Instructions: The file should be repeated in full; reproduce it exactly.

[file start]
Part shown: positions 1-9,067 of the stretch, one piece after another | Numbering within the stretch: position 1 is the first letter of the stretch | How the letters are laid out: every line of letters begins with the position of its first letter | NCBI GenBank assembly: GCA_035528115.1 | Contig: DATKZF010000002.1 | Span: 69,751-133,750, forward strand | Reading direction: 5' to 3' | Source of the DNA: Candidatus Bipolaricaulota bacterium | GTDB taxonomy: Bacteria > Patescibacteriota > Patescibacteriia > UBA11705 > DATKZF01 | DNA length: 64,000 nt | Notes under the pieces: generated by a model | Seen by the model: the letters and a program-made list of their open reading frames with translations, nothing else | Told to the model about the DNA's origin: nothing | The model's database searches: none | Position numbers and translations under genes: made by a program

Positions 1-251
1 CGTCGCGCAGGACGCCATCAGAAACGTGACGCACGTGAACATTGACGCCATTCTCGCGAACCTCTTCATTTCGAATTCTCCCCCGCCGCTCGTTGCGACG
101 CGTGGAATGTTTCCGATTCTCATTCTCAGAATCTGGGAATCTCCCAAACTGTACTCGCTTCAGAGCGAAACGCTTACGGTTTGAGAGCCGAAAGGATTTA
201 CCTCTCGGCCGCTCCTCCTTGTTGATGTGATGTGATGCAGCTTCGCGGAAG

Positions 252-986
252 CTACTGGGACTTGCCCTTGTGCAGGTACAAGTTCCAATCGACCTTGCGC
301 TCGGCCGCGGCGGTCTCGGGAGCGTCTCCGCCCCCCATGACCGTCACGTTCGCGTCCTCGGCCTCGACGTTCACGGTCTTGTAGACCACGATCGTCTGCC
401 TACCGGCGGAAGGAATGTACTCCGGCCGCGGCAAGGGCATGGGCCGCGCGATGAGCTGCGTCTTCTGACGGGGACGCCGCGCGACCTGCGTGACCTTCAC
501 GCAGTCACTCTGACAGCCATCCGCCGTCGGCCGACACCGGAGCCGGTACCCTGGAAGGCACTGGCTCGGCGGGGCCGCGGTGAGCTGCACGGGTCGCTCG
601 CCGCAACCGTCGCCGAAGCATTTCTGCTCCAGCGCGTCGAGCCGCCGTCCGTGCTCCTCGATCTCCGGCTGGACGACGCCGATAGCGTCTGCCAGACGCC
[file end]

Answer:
Part shown: positions 1-9,067 of the stretch, one piece after another | Numbering within the stretch: position 1 is the first letter of the stretch | How the letters are laid out: every line of letters begins with the position of its first letter | NCBI GenBank assembly: GCA_035528115.1 | Contig: DATKZF010000002.1 | Span: 69,751-133,750, forward strand | Reading direction: 5' to 3' | Source of the DNA: Candidatus Bipolaricaulota bacterium | GTDB taxonomy: Bacteria > Patescibacteriota > Patescibacteriia > UBA11705 > DATKZF01 | DNA length: 64,000 nt | Notes under the pieces: generated by a model | Seen by the model: the letters and a program-made list of their open reading frames with translations, nothing else | Told to the model about the DNA's origin: nothing | The model's database searches: none | Position numbers and translations under genes: made by a program

Positions 1-251
1 CGTCGCGCAGGACGCCATCAGAAACGTGACGCACGTGAACATTGACGCCATTCTCGCGAACCTCTTCATTTCGAATTCTCCCCCGCCGCTCGTTGCGACG
101 CGTGGAATGTTTCCGATTCTCATTCTCAGAATCTGGGAATCTCCCAAACTGTACTCGCTTCAGAGCGAAACGCTTACGGTTTGAGAGCCGAAAGGATTTA
201 CCTCTCGGCCGCTCCTCCTTGTTGATGTGATGTGATGCAGCTTCGCGGAAG

Positions 252-986
252 CTACTGGGACTTGCCCTTGTGCAGGTACAAGTTCCAATCGACCTTGCGC
301 TCGGCCGCGGCGGTCTCGGGAGCGTCTCCGCCCCCCATGACCGTCACGTTCGCGTCCTCGGCCTCGACGTTCACGGTCTTGTAGACCACGATCGTCTGCC
401 TACCGGCGGAAGGAATGTACTCCGGCCGCGGCAAGGGCATGGGCCGCGCGATGAGCTGCGTCTTCTGACGGGGACGCCGCGCGACCTGCGTGACCTTCAC
501 GCAGTCACTCTGACAGCCATCCGCCGTCGGCCGACACCGGAGCCGGTACCCTGGAAGGCACTGGCTCGGCGGGGCCGCGGTGAGCTGCACGGGTCGCTCG
601 CCGCAACCGTCGCCGAAGCATTTCTGCTCCAGCGCGTCGAGCCGCCGTCCGTGCTCCTCGATCTCCGGCTGGACGACGCCGATAGCGTCTGCCAGACGCC